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Old 05-23-2014, 07:57 PM   #1
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Michelin Tire Pressure questions

Hi All, I got my RV weighed today and it is 20,020 lbs total with full water and 3/4 fuel and a normal load of gear with 1 person onboard.

Front axle weight was 5,840 and Rear was 14,180.

My RV has the Michelin XRV 235/80-22.5 tires.

The tire tag inside the RV says to set tires to 90PSI front and rear.

The Michelin online guide for tire/axle weight and pressures for my tire says I should be at 70 psi fronts and 85 psi rears.

At 5,840 for the complete front axle half of that is 2,920. The minimum weight that the chart shows is 3,255 at 70 psi. I am 300+ lbs lighter than that per tire.

So should I be running less than 70 psi? Or should I just set them at 70?

Is my RV too light in the front?

I could move a few things to the front compartments like the BBq but it really only weighs 40 lbs or so. I only have one real compartment behind the rear axel.

I have added a trac bar and it has helped with the tail wagging dog syndrome.

Looking for guidance as it still is hunting while driving down the road.

I did lower the pressure in the middle of a test drive from 100 to 80psi but the tires were already up to temp so I did not want to reduce to 70.

I did not notice any major difference reducing pressures in front.

2013 Winnebago 35G, CHF, UltraTrac 2, 5 Star Tune.
2005 Jeep Rubicon Unlimited Toad
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Old 05-23-2014, 08:36 PM   #2
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Using this chart, I think you should do as you said, 70 psi front, 85 psi rear. The 90 psi on the sticker by the driver's station is usually the maximum inflation. I wouldn't go lower than 70 psi.



Bob & Donna
'98 Gulf Stream Sun Voyager DP being pushed by a '00 Beetle TDI
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Old 05-24-2014, 10:59 AM   #3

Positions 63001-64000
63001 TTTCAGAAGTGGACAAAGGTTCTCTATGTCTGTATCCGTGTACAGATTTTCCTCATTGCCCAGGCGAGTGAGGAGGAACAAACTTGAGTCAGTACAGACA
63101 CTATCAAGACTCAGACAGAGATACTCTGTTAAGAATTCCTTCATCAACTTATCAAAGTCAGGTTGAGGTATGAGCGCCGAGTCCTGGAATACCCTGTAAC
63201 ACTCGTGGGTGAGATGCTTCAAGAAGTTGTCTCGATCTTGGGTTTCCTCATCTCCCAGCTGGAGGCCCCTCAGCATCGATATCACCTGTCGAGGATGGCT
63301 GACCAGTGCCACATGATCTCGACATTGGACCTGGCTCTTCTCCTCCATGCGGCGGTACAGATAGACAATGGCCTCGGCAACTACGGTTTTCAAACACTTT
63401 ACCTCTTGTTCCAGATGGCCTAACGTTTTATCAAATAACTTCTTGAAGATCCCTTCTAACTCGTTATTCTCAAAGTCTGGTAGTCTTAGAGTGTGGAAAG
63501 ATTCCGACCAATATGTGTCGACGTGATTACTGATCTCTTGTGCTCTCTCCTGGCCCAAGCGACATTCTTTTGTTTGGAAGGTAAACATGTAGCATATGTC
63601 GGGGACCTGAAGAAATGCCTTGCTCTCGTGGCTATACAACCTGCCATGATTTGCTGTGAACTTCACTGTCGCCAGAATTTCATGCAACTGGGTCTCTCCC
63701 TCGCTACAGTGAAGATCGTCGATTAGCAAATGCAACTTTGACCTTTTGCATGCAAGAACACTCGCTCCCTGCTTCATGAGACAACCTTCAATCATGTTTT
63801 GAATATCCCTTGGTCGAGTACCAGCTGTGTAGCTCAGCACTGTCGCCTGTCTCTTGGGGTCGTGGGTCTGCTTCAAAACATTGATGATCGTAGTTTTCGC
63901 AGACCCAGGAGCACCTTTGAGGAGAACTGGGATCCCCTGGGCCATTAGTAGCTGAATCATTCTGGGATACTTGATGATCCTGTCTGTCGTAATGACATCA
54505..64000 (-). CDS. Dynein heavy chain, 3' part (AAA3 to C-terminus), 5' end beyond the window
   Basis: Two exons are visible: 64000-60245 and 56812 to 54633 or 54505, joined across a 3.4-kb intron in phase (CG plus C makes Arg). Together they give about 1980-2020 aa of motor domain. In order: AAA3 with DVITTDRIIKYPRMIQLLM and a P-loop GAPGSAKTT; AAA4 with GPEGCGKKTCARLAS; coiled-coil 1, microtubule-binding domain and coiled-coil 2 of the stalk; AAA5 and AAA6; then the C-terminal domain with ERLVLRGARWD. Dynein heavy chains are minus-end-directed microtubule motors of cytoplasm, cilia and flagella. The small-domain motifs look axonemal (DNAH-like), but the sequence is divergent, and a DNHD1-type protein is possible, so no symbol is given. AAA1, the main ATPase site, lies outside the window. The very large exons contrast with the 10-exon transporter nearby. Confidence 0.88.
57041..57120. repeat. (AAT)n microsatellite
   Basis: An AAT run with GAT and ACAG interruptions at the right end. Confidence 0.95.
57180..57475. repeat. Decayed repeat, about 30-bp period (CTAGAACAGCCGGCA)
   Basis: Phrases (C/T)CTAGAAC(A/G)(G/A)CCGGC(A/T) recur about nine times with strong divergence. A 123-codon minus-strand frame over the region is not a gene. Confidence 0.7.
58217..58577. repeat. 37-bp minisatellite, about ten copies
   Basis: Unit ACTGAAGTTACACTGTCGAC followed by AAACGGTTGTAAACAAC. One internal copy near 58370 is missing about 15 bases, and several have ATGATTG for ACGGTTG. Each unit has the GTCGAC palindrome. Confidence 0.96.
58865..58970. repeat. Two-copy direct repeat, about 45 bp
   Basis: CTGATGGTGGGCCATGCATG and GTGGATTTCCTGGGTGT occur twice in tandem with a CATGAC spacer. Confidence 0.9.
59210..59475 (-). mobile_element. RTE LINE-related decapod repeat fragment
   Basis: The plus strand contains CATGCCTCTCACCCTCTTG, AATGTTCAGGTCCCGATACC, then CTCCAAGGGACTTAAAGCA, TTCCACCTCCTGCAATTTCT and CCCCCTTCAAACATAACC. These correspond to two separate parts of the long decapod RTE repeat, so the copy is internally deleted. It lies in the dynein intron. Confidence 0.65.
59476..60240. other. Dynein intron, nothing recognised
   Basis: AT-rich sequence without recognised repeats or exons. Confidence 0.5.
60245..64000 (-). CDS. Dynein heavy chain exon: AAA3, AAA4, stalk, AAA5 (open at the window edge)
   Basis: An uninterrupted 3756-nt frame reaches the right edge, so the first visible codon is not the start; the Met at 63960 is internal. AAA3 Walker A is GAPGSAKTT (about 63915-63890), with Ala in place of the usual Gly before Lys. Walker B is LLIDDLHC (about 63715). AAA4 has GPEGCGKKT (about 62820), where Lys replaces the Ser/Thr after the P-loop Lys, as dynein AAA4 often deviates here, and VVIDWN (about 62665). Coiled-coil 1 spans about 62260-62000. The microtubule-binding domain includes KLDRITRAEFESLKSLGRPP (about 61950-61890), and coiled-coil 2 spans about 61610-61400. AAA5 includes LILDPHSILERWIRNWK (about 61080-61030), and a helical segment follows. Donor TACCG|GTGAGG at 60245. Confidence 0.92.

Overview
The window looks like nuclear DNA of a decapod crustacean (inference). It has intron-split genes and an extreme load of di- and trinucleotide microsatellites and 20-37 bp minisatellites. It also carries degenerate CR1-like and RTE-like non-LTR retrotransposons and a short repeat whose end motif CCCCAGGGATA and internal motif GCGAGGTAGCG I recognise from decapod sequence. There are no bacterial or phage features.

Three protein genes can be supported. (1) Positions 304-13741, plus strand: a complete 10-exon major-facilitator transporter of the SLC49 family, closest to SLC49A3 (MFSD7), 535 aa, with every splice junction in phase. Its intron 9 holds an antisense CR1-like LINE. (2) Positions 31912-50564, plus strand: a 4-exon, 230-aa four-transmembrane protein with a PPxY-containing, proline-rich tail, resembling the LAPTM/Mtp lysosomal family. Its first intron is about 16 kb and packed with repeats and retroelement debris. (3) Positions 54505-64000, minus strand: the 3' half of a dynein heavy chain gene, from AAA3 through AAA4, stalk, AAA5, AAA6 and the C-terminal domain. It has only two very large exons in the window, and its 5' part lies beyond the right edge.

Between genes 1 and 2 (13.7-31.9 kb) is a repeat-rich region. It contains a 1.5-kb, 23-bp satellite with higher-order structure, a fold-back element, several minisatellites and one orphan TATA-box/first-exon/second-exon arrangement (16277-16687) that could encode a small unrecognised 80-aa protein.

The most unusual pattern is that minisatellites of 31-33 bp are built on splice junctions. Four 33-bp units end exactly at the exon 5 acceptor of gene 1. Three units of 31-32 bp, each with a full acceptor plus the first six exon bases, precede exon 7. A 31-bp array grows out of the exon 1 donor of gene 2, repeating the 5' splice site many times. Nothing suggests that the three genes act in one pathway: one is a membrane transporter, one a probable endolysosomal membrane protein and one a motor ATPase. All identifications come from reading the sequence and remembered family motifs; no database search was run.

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Hi Rvbuzz,
Go by the Michelin tire chart, based on the weight the tires are carrying with one caveat. Do not go below the minimum PSI recommended by Michelin.
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Old 05-24-2014, 12:05 PM   #4
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Asuming the tire data right with 110 psi pressure needed for maximum load.
Here a picture of my filled in calculator.
In that I use even saver formula then Michelin uses in Europe, and add a reserve to weighed axle loads of 10% , wich will still give no bumping and leaves as much possible resserve.
The front is 29.2% of the total weight , once read that minimum of 30% is adviced, so yust on the border.
Because of the reserve , you dont have to be worried if you mesure on the road cold a lower pressure , with zero % reserve calculated gives F67/R88psi , but that would be dangerous because there is always a R/L difference per axle.
So yust to show where the borders are.

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Old 05-24-2014, 12:22 PM   #5
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We just did this drill with my BIL's rig, and it's worth noting that Michelin is very specific that pressures should be set according to the heaviest axle end, here quoting from this Michelin page
For RV use only, Michelin displays tire loads per axle end in the load and inflation tables, as we recommend weighing each axle end separately and using the heaviest end weight to determine the axle's cold inflation tire pressure.
If you haven't weighed all four corners, you can't know what that number might be. Just halving the total weight might leave you with a pressure too low.

You'd be surprised how much variation in weight there can be from side to side- I forget what the numbers were for BIL, but they were different enough to affect the final pressure number.
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Old 05-24-2014, 10:20 PM   #6
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Thank you for the replys.

Unfortunately the only scale in my town does not have room on the side of the scale area to allow weighing a single corner.

I will add 10% to the half weight of each axle and work from there.

I will still be way less pressure in the front than what was stated by Winnebago and only 5 psi less in the rear.
2013 Winnebago 35G, CHF, UltraTrac 2, 5 Star Tune.
2005 Jeep Rubicon Unlimited Toad
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Old 05-25-2014, 01:52 PM   #7
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You only need one side of the scale free for weighing per wheel(pair).
then you first wheigh per axle , and then if only right side of scale is free , drive over the schale with the left wheels on scale and the right wheels besides the scale. Write it all down and later get your calculator and substract the left wheel weighing per axle from the axle weighing to get the right wheel weight.

But thats also a reason why I add 10% when axle weighing .
If you ever weigh per wheel( pair) use part 3 of my spreadsheet .
Then dont be surprised if for instance front Right is more heavy then left and rear the otther way around so left is more heavy then right . Crossed weight differences per axle are often seen at motorhomes

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